Dr Watson, retired surgeon
October 13, 1899
I was staying at Sherlock Holmes' flat when he was called onto a case. I decided to accompany him to see if any strange circumstances might be involved and to record his unusual ways of successfully resolving problematic situation.
A man was discovered dead in his living quarters. No apparent cause was evident that I could observe, such as wound marks or any external bleeding.
Holmes stated that the situation was relatively easy to appraise. He noted empty liquor bottles strewn about the victim's parlor and bedroom. "The man obviously died as a result of heavy drinking," my friend casually commented. "But we can't be sure until the autopsy has been performed."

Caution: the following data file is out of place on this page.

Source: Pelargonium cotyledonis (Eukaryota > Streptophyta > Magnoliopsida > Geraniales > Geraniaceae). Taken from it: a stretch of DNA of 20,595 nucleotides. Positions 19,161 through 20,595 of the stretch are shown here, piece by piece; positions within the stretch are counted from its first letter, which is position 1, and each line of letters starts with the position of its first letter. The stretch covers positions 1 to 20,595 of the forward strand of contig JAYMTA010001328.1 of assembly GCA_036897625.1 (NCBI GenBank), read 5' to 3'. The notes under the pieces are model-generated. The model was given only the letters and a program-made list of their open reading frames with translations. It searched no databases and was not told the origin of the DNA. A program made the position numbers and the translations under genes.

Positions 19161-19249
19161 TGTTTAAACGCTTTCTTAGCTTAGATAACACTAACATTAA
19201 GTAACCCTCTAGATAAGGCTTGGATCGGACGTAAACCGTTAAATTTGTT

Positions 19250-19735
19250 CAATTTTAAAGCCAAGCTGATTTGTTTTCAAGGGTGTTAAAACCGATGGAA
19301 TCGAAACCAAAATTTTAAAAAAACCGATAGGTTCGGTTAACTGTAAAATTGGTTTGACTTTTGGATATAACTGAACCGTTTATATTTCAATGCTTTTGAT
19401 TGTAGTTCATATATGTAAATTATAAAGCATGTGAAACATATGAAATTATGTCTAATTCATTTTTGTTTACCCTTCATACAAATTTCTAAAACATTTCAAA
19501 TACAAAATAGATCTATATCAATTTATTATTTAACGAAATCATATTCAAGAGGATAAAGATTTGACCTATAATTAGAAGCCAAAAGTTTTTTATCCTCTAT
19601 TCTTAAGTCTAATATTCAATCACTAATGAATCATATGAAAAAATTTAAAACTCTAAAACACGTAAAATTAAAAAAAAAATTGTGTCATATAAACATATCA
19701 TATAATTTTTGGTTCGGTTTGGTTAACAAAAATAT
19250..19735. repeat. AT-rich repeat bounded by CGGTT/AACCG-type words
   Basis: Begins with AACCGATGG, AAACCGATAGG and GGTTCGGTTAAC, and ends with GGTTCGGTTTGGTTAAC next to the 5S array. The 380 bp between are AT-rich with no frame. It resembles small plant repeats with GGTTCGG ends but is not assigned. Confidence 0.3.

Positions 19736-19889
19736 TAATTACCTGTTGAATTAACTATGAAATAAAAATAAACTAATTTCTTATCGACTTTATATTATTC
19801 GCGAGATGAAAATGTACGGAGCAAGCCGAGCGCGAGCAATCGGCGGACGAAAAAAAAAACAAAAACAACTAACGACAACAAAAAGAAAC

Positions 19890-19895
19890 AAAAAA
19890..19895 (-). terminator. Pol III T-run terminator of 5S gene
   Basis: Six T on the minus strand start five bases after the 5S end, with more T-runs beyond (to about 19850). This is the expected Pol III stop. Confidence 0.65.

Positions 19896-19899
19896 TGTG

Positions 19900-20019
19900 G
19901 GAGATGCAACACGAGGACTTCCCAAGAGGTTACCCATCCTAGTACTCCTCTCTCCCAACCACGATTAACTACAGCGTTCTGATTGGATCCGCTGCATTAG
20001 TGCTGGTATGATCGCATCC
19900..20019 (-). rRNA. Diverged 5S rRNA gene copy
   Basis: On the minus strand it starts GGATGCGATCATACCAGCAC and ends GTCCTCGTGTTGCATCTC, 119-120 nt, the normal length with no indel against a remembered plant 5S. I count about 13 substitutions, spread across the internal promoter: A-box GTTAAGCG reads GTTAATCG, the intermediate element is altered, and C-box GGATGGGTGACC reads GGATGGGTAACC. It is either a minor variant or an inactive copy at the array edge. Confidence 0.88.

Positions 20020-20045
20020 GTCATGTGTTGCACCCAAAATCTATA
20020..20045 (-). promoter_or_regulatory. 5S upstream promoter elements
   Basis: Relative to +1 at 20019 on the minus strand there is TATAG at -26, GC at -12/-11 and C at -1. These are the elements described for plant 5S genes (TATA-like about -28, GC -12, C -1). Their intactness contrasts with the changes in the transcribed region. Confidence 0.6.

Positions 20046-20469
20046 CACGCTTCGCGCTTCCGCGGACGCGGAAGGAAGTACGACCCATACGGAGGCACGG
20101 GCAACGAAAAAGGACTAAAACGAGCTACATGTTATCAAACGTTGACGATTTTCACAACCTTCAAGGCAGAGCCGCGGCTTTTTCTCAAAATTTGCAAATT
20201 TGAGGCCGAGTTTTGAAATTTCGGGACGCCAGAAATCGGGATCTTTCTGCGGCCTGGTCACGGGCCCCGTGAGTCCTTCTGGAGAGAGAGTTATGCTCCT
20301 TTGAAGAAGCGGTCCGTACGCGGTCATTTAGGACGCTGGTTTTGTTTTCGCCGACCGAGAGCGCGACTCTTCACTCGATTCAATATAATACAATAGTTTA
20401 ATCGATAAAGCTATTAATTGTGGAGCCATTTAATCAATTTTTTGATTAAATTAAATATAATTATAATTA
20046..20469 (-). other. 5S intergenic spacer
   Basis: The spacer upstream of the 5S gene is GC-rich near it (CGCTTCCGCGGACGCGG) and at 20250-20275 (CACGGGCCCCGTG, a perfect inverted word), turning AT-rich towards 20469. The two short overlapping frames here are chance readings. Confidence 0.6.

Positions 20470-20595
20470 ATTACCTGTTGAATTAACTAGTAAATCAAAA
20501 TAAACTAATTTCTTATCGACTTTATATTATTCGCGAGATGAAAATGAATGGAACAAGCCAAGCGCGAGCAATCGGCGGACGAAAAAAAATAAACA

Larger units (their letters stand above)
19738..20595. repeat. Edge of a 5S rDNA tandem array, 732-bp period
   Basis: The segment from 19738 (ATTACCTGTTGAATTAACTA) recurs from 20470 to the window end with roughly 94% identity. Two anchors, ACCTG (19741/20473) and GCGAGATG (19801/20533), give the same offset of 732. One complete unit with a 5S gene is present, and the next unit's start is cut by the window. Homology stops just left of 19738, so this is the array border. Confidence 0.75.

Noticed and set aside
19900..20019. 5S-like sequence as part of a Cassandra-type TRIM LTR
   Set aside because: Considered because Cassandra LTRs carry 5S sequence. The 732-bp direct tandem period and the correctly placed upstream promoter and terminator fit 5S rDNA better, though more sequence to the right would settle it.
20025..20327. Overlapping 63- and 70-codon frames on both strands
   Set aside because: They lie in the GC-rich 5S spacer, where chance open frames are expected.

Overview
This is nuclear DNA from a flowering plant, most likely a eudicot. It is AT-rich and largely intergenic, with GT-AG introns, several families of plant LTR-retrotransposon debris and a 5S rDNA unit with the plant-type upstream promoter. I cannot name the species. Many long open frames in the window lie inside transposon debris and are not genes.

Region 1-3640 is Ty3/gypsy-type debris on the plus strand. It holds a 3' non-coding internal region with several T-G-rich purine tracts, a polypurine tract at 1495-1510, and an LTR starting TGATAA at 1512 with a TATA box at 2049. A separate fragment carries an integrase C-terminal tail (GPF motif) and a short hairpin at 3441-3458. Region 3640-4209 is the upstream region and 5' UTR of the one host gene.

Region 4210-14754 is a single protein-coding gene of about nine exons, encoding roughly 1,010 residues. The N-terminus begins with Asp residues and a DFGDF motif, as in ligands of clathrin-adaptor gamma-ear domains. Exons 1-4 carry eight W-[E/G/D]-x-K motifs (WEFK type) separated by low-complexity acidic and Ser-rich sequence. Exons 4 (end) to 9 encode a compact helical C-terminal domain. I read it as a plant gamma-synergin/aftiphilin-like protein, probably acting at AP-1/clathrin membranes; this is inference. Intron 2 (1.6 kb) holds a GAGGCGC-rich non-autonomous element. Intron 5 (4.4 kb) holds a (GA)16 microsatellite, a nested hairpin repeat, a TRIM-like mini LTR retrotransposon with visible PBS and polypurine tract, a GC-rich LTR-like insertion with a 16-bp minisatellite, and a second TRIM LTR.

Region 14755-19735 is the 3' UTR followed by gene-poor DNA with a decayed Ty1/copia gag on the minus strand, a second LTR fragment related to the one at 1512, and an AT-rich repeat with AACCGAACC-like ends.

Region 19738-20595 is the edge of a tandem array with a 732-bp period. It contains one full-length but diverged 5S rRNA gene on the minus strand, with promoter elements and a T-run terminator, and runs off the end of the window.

Several days later the autopsy report arrived at Holmes' dwelling.
"Ah, ha, I was right," exclaimed the world's most famous consulting detective.
The particular analysis he noted was of the dead man's blood. He handed me the report and pointed to the list of chemicals discovered in the man's circulatory system. The findings indicated: aluminum: 0.5%, cobalt: 0.24%, hydrogen: 14.6%, oxygen: 27.2%, lithium: 0.46% and carbon: 67.0%.
Confused by the report, I asked Holmes for an explanation.
He proceeded to write something on a piece of paper and as he handed the paper to me exclaimed: "My assessment of the sot's demise was accurate. As you can see, it's elementary, my dear Watson!"
The solution was obvious when I looked at what Holmes had written.